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The Mapmaker's Children
Cover of The Mapmaker's Children
The Mapmaker's Children
A Novel
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From the New York Times bestselling author of The Baker's Daughter and Marilla of Green Gables, a story of family, love, and courage
When Sarah Brown, daughter of abolitionist John Brown, realizes that her artistic talents may be able to help save the lives of slaves fleeing north, she becomes one of the Underground Railroad’s leading mapmakers, taking her cues from the slave code quilts and hiding her maps within her paintings. She boldly embraces this calling after being told the shocking news that she can’t bear children, but as the country steers toward bloody civil war, Sarah faces difficult sacrifices that could put all she loves in peril.
Eden, a modern woman desperate to conceive a child with her husband, moves to an old house in the suburbs and discovers a porcelain head hidden in the root cellar—the remains of an Underground Railroad doll with an extraordinary past of secret messages, danger and deliverance. 
Ingeniously plotted to a riveting end, Sarah and Eden’s woven lives connect the past to the present, forcing each of them to define courage, family, love, and legacy in a new way.
From the New York Times bestselling author of The Baker's Daughter and Marilla of Green Gables, a story of family, love, and courage
When Sarah Brown, daughter of abolitionist John Brown, realizes that her artistic talents may be able to help save the lives of slaves fleeing north, she becomes one of the Underground Railroad’s leading mapmakers, taking her cues from the slave code quilts and hiding her maps within her paintings. She boldly embraces this calling after being told the shocking news that she can’t bear children, but as the country steers toward bloody civil war, Sarah faces difficult sacrifices that could put all she loves in peril.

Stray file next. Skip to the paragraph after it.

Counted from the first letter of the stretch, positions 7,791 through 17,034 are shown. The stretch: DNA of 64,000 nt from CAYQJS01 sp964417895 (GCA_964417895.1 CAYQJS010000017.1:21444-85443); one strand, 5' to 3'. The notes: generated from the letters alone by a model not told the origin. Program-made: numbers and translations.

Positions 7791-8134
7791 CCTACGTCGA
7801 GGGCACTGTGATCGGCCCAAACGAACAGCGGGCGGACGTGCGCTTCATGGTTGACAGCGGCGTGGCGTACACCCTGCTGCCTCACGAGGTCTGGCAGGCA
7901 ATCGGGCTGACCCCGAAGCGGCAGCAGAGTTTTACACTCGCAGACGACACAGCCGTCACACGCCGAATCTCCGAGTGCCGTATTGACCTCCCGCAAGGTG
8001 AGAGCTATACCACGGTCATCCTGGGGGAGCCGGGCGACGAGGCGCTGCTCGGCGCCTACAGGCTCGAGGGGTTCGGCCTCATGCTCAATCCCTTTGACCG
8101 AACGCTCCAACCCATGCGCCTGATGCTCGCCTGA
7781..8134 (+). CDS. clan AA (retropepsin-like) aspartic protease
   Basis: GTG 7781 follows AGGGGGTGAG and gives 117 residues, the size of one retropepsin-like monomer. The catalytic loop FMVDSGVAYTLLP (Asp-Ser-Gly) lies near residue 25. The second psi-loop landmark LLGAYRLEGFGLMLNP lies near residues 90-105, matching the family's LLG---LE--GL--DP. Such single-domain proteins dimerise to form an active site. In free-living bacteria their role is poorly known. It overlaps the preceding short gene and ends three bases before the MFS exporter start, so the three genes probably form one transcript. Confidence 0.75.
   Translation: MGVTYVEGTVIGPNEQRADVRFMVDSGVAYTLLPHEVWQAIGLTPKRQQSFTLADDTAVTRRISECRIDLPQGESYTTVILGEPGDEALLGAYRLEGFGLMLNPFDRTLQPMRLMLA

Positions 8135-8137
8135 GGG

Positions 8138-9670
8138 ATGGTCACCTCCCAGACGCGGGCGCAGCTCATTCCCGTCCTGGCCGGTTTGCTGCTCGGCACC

Eden, a modern woman desperate to conceive a child with her husband, moves to an old house in the suburbs and discovers a porcelain head hidden in the root cellar—the remains of an Underground Railroad doll with an extraordinary past of secret messages, danger and deliverance. 
Ingeniously plotted to a riveting end, Sarah and Eden’s woven lives connect the past to the present, forcing each of them to define courage, family, love, and legacy in a new way.
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About the Author-
  • SARAH McCOY is the New York Times bestselling author of the 2012 Goodreads Choice Award Best Historical Fiction nominee The Baker's Daughter and The Time It Snowed in Puerto Rico. She has taught English writing at Old Dominion University and at the University of Texas at El Paso. She calls Virginia home but presently lives with her husband and their dog, Gilbert, in El Paso, Texas.
Reviews-
  • Publisher's Weekly

    March 9, 2015